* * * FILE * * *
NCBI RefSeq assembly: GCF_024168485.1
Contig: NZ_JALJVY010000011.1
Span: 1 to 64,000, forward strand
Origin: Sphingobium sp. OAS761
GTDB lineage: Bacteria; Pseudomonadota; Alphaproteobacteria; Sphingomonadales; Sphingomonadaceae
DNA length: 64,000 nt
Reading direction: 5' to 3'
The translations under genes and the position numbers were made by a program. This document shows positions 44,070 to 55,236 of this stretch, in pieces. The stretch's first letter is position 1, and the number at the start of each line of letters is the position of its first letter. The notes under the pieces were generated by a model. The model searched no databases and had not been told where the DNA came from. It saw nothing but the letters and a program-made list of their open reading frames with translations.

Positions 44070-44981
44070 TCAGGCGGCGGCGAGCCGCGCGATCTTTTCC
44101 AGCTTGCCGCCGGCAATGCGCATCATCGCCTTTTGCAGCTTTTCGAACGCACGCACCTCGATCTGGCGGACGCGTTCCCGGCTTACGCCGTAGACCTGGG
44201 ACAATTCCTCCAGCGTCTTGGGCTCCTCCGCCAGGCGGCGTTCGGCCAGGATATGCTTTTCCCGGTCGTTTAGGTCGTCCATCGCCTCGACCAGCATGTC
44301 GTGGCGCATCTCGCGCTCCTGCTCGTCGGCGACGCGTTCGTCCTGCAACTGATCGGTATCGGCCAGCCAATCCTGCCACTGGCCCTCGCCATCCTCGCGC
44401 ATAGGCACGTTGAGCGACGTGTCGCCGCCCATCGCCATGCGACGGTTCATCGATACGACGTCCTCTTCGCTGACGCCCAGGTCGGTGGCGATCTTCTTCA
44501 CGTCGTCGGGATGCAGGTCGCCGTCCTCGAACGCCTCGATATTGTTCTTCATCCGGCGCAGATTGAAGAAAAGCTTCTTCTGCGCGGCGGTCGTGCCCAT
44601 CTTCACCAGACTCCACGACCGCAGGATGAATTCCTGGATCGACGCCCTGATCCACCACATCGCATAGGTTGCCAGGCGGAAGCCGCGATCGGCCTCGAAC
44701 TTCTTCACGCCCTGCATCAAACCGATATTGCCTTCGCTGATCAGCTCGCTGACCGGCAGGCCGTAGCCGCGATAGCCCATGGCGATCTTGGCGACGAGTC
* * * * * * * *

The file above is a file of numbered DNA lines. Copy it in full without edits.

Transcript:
NCBI RefSeq assembly: GCF_024168485.1
Contig: NZ_JALJVY010000011.1
Span: 1 to 64,000, forward strand
Origin: Sphingobium sp. OAS761
GTDB lineage: Bacteria; Pseudomonadota; Alphaproteobacteria; Sphingomonadales; Sphingomonadaceae
DNA length: 64,000 nt
Reading direction: 5' to 3'
The translations under genes and the position numbers were made by a program. This document shows positions 44,070 to 55,236 of this stretch, in pieces. The stretch's first letter is position 1, and the number at the start of each line of letters is the position of its first letter. The notes under the pieces were generated by a model. The model searched no databases and had not been told where the DNA came from. It saw nothing but the letters and a program-made list of their open reading frames with translations.

Positions 44070-44981
44070 TCAGGCGGCGGCGAGCCGCGCGATCTTTTCC
44101 AGCTTGCCGCCGGCAATGCGCATCATCGCCTTTTGCAGCTTTTCGAACGCACGCACCTCGATCTGGCGGACGCGTTCCCGGCTTACGCCGTAGACCTGGG
44201 ACAATTCCTCCAGCGTCTTGGGCTCCTCCGCCAGGCGGCGTTCGGCCAGGATATGCTTTTCCCGGTCGTTTAGGTCGTCCATCGCCTCGACCAGCATGTC
44301 GTGGCGCATCTCGCGCTCCTGCTCGTCGGCGACGCGTTCGTCCTGCAACTGATCGGTATCGGCCAGCCAATCCTGCCACTGGCCCTCGCCATCCTCGCGC
44401 ATAGGCACGTTGAGCGACGTGTCGCCGCCCATCGCCATGCGACGGTTCATCGATACGACGTCCTCTTCGCTGACGCCCAGGTCGGTGGCGATCTTCTTCA
44501 CGTCGTCGGGATGCAGGTCGCCGTCCTCGAACGCCTCGATATTGTTCTTCATCCGGCGCAGATTGAAGAAAAGCTTCTTCTGCGCGGCGGTCGTGCCCAT
44601 CTTCACCAGACTCCACGACCGCAGGATGAATTCCTGGATCGACGCCCTGATCCACCACATCGCATAGGTTGCCAGGCGGAAGCCGCGATCGGCCTCGAAC
44701 TTCTTCACGCCCTGCATCAAACCGATATTGCCTTCGCTGATCAGCTCGCTGACCGGCAGGCCGTAGCCGCGATAGCCCATGGCGATCTTGGCGACGAGTC